Rock and Folk
The Harder They Come. Those who are reluctant to spend their weekend's music money on a club performance by a singer or musician they have never heard before should consider seeing the return engagement of the Orson Welles Theater's greatest triumph. The Harder They Come is Perry Henzell's film about a poor young black man in Jamaica, a would-be rock star, driven to dealing in drugs by the island's only record company, which refused to pay him fairly for his hit songs. An exciting and beautifully photographed attempt at a film about exploitation and freedom, the story falls basically because the hero has no real cognizance of his political situation. However, the music never disappoints: The sound track includes songs by the film's star, Jimmy Cliff, a splendid singer whose brand of reggae is strongly influenced by British rock, and by Desmond Dekker, whose reggae is much closer to the hypnotic "rock steady" rhythms of Jamaica in the early sixties. This film easily warrants a second viewing and hearing. Through Tuesday, April 23 at 4, 7:15, and 9:45 p.m.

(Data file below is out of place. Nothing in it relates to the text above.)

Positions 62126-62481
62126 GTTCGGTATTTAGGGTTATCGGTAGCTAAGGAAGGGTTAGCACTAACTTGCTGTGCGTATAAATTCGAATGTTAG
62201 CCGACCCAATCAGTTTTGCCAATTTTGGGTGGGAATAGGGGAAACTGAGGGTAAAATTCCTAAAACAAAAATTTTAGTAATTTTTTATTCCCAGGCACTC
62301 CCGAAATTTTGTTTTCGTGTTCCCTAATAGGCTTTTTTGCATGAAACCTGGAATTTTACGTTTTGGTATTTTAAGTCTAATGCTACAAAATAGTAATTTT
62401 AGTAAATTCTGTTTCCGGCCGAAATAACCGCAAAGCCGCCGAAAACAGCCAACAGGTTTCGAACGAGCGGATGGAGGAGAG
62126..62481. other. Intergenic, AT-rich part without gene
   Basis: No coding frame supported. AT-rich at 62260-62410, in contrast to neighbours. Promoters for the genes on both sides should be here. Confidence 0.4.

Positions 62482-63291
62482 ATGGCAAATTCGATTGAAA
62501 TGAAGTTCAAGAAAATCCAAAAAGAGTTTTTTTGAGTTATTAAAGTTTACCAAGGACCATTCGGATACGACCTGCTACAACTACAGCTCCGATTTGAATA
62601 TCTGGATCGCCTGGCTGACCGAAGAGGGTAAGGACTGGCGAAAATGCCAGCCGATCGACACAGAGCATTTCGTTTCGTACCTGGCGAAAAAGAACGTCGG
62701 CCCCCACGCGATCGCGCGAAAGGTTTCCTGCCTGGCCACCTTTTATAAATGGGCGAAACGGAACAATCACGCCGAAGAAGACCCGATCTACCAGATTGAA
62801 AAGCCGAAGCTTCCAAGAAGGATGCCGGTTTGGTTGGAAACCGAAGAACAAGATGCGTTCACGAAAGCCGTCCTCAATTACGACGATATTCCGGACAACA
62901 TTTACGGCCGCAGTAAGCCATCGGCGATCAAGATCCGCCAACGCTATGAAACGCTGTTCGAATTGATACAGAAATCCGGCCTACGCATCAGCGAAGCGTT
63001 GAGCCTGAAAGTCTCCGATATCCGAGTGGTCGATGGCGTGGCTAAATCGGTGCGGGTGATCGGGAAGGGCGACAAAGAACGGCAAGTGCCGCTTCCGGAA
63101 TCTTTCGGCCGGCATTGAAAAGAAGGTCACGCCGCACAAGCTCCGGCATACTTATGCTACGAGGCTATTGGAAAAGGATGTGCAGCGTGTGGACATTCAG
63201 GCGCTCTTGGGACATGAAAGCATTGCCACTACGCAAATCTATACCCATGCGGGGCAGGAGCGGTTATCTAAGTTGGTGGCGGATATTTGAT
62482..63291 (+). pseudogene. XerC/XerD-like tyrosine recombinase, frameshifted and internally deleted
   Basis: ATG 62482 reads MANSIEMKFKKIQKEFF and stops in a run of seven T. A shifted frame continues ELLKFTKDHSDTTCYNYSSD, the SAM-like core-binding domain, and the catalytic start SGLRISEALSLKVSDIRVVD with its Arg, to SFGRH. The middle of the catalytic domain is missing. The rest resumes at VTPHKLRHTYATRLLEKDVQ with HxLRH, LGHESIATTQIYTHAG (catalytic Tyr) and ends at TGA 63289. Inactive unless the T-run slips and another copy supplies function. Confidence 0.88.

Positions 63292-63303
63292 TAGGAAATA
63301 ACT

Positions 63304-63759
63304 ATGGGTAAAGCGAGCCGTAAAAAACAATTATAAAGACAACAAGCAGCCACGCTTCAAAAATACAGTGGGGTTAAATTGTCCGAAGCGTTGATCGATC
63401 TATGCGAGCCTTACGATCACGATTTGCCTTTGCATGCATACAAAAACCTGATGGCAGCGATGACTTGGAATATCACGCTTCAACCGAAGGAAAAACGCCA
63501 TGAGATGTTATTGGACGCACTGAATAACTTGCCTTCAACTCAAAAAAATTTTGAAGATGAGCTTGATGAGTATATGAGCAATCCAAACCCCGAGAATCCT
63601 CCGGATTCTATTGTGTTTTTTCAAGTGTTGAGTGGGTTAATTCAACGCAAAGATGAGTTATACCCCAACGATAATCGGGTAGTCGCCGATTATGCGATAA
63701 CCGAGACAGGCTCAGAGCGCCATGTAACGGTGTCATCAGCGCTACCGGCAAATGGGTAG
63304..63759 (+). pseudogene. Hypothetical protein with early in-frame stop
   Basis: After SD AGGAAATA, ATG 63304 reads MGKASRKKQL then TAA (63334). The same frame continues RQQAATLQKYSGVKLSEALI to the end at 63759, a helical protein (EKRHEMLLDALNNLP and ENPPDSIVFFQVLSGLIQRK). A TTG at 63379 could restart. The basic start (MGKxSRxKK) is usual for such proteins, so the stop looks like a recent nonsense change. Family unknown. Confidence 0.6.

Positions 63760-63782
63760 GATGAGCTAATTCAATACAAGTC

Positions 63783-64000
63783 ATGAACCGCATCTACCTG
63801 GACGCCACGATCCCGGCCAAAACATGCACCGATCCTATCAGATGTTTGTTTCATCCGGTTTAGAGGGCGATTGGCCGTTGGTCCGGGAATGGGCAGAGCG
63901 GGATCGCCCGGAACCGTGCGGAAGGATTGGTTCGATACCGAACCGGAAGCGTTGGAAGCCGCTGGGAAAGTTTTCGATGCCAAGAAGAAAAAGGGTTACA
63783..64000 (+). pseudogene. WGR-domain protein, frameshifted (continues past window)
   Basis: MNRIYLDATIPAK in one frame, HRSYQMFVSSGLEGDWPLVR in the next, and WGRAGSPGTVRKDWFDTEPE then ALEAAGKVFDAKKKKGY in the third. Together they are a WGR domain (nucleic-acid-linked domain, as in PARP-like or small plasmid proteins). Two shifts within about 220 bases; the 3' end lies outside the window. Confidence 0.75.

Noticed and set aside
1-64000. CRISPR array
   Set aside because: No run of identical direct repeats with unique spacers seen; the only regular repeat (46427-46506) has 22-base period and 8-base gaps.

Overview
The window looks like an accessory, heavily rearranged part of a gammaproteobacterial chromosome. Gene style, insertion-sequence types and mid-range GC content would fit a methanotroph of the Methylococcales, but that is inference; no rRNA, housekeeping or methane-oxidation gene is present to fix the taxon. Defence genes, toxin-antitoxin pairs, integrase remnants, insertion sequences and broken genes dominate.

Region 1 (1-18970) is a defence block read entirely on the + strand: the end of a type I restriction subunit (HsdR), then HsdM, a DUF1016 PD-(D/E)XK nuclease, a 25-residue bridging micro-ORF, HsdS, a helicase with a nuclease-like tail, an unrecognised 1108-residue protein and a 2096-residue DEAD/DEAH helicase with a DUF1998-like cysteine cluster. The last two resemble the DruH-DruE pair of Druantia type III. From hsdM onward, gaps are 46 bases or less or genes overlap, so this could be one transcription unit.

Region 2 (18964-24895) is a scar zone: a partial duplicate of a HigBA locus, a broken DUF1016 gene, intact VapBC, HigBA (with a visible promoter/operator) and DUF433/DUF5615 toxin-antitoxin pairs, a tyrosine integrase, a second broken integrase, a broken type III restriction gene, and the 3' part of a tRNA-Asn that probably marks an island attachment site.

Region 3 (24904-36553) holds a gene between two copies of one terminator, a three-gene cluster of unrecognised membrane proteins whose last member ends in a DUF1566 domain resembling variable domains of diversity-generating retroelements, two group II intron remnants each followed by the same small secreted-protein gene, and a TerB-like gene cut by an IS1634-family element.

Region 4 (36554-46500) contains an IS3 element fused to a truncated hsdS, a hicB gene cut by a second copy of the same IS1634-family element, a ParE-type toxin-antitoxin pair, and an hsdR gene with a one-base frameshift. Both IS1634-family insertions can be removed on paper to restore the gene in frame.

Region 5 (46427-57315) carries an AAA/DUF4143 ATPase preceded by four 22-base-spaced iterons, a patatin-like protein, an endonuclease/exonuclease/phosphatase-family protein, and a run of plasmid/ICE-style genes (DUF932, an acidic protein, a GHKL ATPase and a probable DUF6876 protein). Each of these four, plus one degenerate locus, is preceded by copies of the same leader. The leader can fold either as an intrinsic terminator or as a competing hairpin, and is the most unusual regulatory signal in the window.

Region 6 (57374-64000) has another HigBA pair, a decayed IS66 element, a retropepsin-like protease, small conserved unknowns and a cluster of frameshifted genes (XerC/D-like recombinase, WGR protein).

Steven Grossman. His ads say, "Through his songs, Grossman gives an honest, straightforward insight into the gay life." If true, he's worth hearing. Through Sunday, April 21 at Passim. Call 492-7679 for information.
Patrick Sky. Sky's most recent album Songs that Made America Famous ("I tried to put something on it that would offend everyone") is essentially a long dead-baby joke. The remarkable thing is that he plays excellent guitar and banjo, and when he's not too drunk to be coherent, sings well enough too. Through Sunday, April 21 at the Stone Phoenix Coffee House, 9:30 and 11:30 p.m., $3.
Music Notes. Melissa Manchester sings at the Performance Center through Saturday, April 20, 8 and 10:30 p.m. The Jazz Coalition performs the same nights in Performance Center II...Peter Bellamy, an a cappella singer of traditional English folk songs, will perform Friday, April 19 at the Joy of Movement Center, 8 p.m., $2.